The Journal of the Acoustical Society of America
Acoustical Society of America
A positive relationship between rhythm perception and improved understanding of a naturally dysrhythmic speech signal, ataxic dysarthria, has been previously reported [Borrie, Lansford, and Barrett. (2017). J. Speech Lang. Hear. Res. 60, 3110–3117]. The current follow-on investigation suggests that this relationship depends on the nature of the dysrhythmia. When the corrupted rhythm cues are relatively predictable, affording some learnable acoustic regularity, the relationship is replicated. However, this relationship is nonexistent, along with any intelligibility improvements, when the corrupted rhythm cues are unpredictable. Findings highlight a key role for rhythm perception and distributional regularities in adaptation to dysrhythmic speech.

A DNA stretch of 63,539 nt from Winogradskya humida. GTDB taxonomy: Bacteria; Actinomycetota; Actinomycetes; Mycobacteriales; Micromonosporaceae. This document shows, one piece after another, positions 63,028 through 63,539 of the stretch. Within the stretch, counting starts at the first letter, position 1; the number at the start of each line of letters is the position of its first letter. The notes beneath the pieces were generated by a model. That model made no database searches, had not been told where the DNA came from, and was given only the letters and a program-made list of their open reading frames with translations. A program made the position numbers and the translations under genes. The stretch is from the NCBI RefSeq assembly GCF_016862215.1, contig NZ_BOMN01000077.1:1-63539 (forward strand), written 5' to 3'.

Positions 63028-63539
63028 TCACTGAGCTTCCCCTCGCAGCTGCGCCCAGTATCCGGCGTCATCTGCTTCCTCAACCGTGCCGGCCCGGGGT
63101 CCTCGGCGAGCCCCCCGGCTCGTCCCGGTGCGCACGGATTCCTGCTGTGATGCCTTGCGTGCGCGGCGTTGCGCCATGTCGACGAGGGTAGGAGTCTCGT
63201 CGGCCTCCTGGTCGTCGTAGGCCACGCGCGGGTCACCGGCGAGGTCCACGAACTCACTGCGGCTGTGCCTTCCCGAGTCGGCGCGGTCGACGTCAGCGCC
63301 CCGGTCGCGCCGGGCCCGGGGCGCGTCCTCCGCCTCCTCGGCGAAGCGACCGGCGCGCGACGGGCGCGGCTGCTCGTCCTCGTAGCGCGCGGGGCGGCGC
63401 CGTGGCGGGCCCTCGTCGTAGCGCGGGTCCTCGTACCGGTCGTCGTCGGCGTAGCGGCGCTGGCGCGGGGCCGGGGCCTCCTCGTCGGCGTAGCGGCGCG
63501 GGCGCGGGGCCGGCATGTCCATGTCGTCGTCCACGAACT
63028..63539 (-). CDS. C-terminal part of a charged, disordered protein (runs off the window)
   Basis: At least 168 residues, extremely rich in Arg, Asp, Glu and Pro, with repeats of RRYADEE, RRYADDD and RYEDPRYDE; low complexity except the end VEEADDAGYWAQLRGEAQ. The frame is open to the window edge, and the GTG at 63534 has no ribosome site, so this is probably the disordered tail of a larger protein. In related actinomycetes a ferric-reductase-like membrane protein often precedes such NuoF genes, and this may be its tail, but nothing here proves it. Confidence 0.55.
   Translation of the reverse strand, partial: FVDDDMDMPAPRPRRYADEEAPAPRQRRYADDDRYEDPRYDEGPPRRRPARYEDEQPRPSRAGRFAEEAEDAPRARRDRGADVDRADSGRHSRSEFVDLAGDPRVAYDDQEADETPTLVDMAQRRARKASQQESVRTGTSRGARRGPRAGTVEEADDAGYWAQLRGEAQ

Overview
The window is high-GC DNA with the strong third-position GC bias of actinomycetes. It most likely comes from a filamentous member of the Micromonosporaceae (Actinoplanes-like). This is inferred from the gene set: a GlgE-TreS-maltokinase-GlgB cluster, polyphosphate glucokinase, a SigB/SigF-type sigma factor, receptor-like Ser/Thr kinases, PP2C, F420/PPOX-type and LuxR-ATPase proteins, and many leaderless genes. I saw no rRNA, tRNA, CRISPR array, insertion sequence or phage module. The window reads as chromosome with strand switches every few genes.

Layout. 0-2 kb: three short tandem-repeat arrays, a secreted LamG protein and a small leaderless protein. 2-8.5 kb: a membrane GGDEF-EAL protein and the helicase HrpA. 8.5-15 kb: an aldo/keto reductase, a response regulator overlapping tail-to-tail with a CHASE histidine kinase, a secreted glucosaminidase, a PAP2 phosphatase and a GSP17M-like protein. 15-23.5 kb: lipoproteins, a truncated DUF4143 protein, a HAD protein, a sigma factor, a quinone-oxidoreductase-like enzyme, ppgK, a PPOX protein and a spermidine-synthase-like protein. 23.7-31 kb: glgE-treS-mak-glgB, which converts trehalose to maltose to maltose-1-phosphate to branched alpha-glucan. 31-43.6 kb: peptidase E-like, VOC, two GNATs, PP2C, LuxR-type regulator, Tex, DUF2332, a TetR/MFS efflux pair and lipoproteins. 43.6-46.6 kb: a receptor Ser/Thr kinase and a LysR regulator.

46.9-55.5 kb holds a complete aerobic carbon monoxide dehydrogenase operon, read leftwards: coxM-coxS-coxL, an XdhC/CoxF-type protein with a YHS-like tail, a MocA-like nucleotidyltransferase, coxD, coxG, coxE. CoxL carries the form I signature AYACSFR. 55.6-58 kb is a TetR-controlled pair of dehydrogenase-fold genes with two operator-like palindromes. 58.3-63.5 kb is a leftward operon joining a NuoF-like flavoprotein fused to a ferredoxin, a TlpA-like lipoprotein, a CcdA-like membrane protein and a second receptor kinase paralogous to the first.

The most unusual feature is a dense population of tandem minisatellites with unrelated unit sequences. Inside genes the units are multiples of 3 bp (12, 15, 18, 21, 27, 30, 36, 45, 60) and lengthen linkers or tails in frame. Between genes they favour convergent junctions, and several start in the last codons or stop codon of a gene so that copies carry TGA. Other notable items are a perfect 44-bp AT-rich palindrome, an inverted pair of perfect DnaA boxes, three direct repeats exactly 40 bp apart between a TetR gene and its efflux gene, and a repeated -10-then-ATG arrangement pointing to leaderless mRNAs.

Borrie, Stephanie A.; Lansford, Kaitlin L.; and Barrett, Tyson S., "Understanding Dysrhythmic Speech: When Rhythm Does Not Matter and Learning Does Not Happen" (2018). Communicative Disorders and Deaf Education Faculty Publications. Paper 504.